|Accrington Cricket Club|
An Evening With Sir Wes Hall
Sir Wes Hall made his first visit to the club for 26 years on a memorable evening.
The evening was organised by the Daily Mail and was hosted by the papers' Ian Herbert.
Wes arrived at the club at 4pm and was met by former team-mate Russ Cuddihy.
After a photo session on the field Russ took Wes to the home of his former opening partner Jim Eland who now suffers from Alzheimer's.
Wes returned to the club at 7pm with Guy Hewitt the High Commissioner of Barbados to the UK.
Former team-mates Brian Rutter, Bill Haworth and David Lloyd came along.
Enfield legends Jack Simmons and Eddie Slinger also appeared along with former Lancashire wicketkeeper Farokh Engineer.
The club's oldest member Ted Marshall, Wes' former bag man Alan Kennedy, ex committee men Alan Doherty and Peter Westwell and Len Dewhurst, son of Wes' former captain Linden also met up with the Great Man.
After a highly entertaining presentation by The Lancashire League Experience Project Manager Brian Heywood pie and peas were served before the main event.
Wes was joined on stage by Ian Herbert and David Lloyd for an hour of nostalgic entertainment.
Wes recalled being signed by Accrington Secretary George Wood.
David Lloyd remembered coming down to the nets at the club every day during the summer holidays and being looked after by Wes as a young player after graduating to the first team through the second and third teams.
David recalled going to his first Test match with Wes in a car driven by Roy Gilchrist.
Wes gave David his first cricket bat after returning from Australia - a Norman O'Neill Crocket.
Wes said he rated wicketkeeper Jack Collier so highly he was surprised that he wasn't selected for Lancashire, comparing him alongside Test stars such as Deryck Murray, Jackie Hendricks and Wally Grout.
Wes remembers every player he played alongside at the club between 1960 and 1962 but struggles to recount his days at Great Chell later in his career.
David introduced some members of the audience to Wes including Farokh Engineer and a man with a beard who looks like Jesus. This chap is also known as Dibber but no-one knows his real name although he has taken 1383 Lancashire League wickets.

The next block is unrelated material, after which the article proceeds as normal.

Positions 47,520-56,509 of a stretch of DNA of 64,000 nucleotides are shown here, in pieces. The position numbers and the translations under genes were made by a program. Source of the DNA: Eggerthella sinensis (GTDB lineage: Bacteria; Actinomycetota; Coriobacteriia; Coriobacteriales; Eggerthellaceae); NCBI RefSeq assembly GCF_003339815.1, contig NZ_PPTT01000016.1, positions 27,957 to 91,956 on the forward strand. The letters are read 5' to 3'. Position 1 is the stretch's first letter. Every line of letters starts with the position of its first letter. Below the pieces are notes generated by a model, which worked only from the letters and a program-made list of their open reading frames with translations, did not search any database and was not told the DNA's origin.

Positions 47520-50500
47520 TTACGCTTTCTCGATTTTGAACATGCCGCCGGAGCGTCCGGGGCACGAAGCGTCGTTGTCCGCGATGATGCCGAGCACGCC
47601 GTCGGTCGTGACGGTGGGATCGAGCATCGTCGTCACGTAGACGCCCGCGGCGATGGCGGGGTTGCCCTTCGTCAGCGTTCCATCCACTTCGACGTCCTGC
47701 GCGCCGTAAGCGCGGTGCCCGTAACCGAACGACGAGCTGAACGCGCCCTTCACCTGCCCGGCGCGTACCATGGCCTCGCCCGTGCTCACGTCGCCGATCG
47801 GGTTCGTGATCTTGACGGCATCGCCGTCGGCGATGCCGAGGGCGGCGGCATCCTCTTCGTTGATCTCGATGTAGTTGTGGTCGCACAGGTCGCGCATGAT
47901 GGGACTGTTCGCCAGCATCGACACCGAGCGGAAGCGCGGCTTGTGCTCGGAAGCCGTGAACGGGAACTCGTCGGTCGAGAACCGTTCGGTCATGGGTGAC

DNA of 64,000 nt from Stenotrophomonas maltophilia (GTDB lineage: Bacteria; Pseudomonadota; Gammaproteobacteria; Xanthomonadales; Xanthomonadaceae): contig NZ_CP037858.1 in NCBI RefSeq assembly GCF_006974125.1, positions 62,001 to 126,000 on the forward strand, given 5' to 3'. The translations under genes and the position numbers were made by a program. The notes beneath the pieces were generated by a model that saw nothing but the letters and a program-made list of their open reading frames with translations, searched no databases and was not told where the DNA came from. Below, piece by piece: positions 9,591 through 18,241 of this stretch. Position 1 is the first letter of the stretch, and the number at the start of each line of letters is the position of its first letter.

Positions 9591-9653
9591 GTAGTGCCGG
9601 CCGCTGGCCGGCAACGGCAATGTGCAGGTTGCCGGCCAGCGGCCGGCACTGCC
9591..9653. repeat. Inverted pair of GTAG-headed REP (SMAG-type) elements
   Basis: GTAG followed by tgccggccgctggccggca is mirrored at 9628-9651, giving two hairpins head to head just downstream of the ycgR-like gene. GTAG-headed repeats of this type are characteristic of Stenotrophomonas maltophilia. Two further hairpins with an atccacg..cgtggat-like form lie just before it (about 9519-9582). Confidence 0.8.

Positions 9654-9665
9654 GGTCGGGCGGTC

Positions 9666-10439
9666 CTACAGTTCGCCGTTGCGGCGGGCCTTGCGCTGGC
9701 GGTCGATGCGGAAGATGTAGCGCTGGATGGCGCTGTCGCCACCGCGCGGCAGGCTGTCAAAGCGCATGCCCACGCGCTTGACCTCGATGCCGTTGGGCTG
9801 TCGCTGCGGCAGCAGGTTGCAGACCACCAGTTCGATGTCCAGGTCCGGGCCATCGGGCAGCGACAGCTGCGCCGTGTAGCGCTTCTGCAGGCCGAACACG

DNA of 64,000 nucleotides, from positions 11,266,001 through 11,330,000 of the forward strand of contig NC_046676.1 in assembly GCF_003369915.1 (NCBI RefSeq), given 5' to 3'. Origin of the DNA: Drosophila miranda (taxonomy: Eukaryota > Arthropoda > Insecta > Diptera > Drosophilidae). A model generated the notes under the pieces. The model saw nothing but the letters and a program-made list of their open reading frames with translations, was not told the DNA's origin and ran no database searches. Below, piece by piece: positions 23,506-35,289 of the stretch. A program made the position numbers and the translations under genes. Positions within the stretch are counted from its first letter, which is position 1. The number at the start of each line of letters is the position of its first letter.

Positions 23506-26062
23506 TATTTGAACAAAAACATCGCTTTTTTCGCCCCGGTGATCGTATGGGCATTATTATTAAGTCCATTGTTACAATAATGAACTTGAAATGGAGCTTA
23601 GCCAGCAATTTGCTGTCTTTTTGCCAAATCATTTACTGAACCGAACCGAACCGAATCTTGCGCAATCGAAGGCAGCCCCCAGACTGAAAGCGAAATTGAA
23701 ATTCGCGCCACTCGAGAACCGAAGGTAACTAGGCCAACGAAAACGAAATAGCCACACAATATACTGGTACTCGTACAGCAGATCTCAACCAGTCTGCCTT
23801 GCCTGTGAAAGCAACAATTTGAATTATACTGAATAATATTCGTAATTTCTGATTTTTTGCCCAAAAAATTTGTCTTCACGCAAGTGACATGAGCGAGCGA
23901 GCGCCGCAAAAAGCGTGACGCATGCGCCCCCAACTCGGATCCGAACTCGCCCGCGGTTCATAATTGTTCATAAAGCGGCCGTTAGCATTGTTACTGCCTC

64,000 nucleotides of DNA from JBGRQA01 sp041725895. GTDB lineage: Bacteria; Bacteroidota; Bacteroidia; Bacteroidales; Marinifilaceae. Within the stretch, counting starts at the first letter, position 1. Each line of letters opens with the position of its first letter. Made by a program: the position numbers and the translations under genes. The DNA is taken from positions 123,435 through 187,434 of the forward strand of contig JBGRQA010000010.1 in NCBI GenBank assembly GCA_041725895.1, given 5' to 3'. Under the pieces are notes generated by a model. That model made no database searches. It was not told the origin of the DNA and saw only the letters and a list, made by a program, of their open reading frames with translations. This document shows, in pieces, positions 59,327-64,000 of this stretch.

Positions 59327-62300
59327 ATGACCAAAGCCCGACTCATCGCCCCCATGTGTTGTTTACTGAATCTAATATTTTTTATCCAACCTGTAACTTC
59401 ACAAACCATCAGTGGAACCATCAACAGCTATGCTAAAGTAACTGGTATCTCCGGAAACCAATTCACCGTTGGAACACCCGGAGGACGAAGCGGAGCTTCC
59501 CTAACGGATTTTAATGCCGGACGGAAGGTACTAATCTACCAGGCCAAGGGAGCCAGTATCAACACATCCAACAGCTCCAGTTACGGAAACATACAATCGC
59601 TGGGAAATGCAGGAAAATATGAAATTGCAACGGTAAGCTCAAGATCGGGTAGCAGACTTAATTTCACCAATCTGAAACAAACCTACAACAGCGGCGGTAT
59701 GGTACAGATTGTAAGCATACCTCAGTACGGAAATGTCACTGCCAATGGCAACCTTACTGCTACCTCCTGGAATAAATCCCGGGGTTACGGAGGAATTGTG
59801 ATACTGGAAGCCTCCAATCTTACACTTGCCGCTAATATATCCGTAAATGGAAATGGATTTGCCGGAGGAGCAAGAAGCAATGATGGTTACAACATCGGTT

David and Wes discussed Wes' two ten wicket hauls in 1962 against Bacup and Burnley.
In the match against Bacup Wes also opened the batting against Roy Gilchrist because the amateurs were apprehensive.
Players had a reputation of re-arranging their holidays to avoid playing against the likes of Wes, Gilchrist and Charlie Griffith.
David recalled being twelfth man for a match at Bacup when Gilchrist was professional. One of the players, Eric Foster, didn't turn up at the meeting place the Broadway where the players would travel to the match in a charabanc.
David stood at the gates at Lanehead waiting for Eric to come and he recalled one of the committee men either Alf Salthouse or Bert Taylor bringing him in a car much to his relief.
David remembered a football programme called When Saturday Comes, saying cricket is the same. You lived for Saturday so you can play against the best players.
Eddie Slinger said he had no fears of facing Wes because his action was a fair one.
Wes also recalled playing in two of the greatest Test matches of all time - the Tied Test in Australia in 1960 and the 2nd Test at Lords in 1963 when Colin Cowdrey returned to bat with a broken arm to help England save the match.
Wes promised to return to the club next June.
Accrington Secretary Mark Taylor said:"It was wonderful to hear Sir Wes speak so affectionately about his time at Accrington like it was only yesterday and we are grateful he was able to find the time to visit.
"Whilst at Accrington he made many friends for life and it was fantastic to see him reminiscing and renewing old friendships, most of whom he had not seen for nearly 30 years.
"I would like to thank Marc Padgett and Ian Herbert of the Daily Mail for helping to make the visit possible and also the Barbados High Commissioner Guy Hewitt for his support of the evening.
"Also thank you to everyone at the Club who helped to set the evening up at very short notice, especially Russ Cuddihy and Rod Kenyon.
"It's clear Accrington had a huge impact on both Sir Wes's life and his cricketing career and we hope he will be able to come back and see us again soon."